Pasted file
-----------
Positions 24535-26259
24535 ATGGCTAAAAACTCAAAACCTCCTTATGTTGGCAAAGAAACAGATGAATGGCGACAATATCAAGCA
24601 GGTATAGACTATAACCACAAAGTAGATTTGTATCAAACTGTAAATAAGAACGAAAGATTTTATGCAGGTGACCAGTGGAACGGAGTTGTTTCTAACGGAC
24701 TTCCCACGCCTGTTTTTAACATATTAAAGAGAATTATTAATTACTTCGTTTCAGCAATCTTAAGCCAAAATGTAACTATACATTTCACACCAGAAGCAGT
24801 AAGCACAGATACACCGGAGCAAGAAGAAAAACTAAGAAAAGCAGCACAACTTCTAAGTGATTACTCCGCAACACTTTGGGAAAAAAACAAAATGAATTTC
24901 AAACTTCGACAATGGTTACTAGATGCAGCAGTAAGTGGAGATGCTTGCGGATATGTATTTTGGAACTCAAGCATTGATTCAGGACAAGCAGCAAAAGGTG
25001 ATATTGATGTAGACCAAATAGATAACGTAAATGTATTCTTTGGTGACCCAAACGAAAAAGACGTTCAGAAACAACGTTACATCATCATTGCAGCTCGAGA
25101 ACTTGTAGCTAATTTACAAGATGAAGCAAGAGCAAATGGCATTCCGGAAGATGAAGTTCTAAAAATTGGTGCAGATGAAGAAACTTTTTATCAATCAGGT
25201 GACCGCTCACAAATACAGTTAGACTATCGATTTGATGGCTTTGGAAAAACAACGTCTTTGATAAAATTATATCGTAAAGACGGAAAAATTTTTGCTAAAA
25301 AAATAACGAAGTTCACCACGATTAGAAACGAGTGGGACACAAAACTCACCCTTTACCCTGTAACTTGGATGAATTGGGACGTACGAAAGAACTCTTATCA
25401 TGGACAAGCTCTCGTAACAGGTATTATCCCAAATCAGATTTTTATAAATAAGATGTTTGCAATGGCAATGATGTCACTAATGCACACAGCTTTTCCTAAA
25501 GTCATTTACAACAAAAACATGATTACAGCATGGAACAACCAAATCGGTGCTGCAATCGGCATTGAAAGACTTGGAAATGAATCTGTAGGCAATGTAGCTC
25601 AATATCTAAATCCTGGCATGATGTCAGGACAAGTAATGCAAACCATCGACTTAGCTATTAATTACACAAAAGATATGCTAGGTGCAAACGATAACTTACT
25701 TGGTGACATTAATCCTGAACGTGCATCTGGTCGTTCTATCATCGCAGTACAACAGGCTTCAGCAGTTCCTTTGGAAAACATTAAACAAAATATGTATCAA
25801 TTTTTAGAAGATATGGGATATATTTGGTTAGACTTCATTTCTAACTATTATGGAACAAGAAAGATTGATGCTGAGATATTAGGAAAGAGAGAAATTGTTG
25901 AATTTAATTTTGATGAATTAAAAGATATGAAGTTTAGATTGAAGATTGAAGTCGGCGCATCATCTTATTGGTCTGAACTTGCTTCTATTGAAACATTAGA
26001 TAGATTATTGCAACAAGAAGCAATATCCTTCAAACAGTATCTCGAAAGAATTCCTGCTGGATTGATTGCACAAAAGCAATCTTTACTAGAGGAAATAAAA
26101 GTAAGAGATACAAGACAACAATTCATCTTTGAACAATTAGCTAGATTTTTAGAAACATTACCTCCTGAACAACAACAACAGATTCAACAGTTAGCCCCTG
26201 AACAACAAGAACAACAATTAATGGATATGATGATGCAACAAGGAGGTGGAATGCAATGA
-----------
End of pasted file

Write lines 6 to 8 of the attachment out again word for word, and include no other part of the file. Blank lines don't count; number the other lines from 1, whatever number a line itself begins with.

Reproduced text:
24901 AAACTTCGACAATGGTTACTAGATGCAGCAGTAAGTGGAGATGCTTGCGGATATGTATTTTGGAACTCAAGCATTGATTCAGGACAAGCAGCAAAAGGTG
25001 ATATTGATGTAGACCAAATAGATAACGTAAATGTATTCTTTGGTGACCCAAACGAAAAAGACGTTCAGAAACAACGTTACATCATCATTGCAGCTCGAGA
25101 ACTTGTAGCTAATTTACAAGATGAAGCAAGAGCAAATGGCATTCCGGAAGATGAAGTTCTAAAAATTGGTGCAGATGAAGAAACTTTTTATCAATCAGGT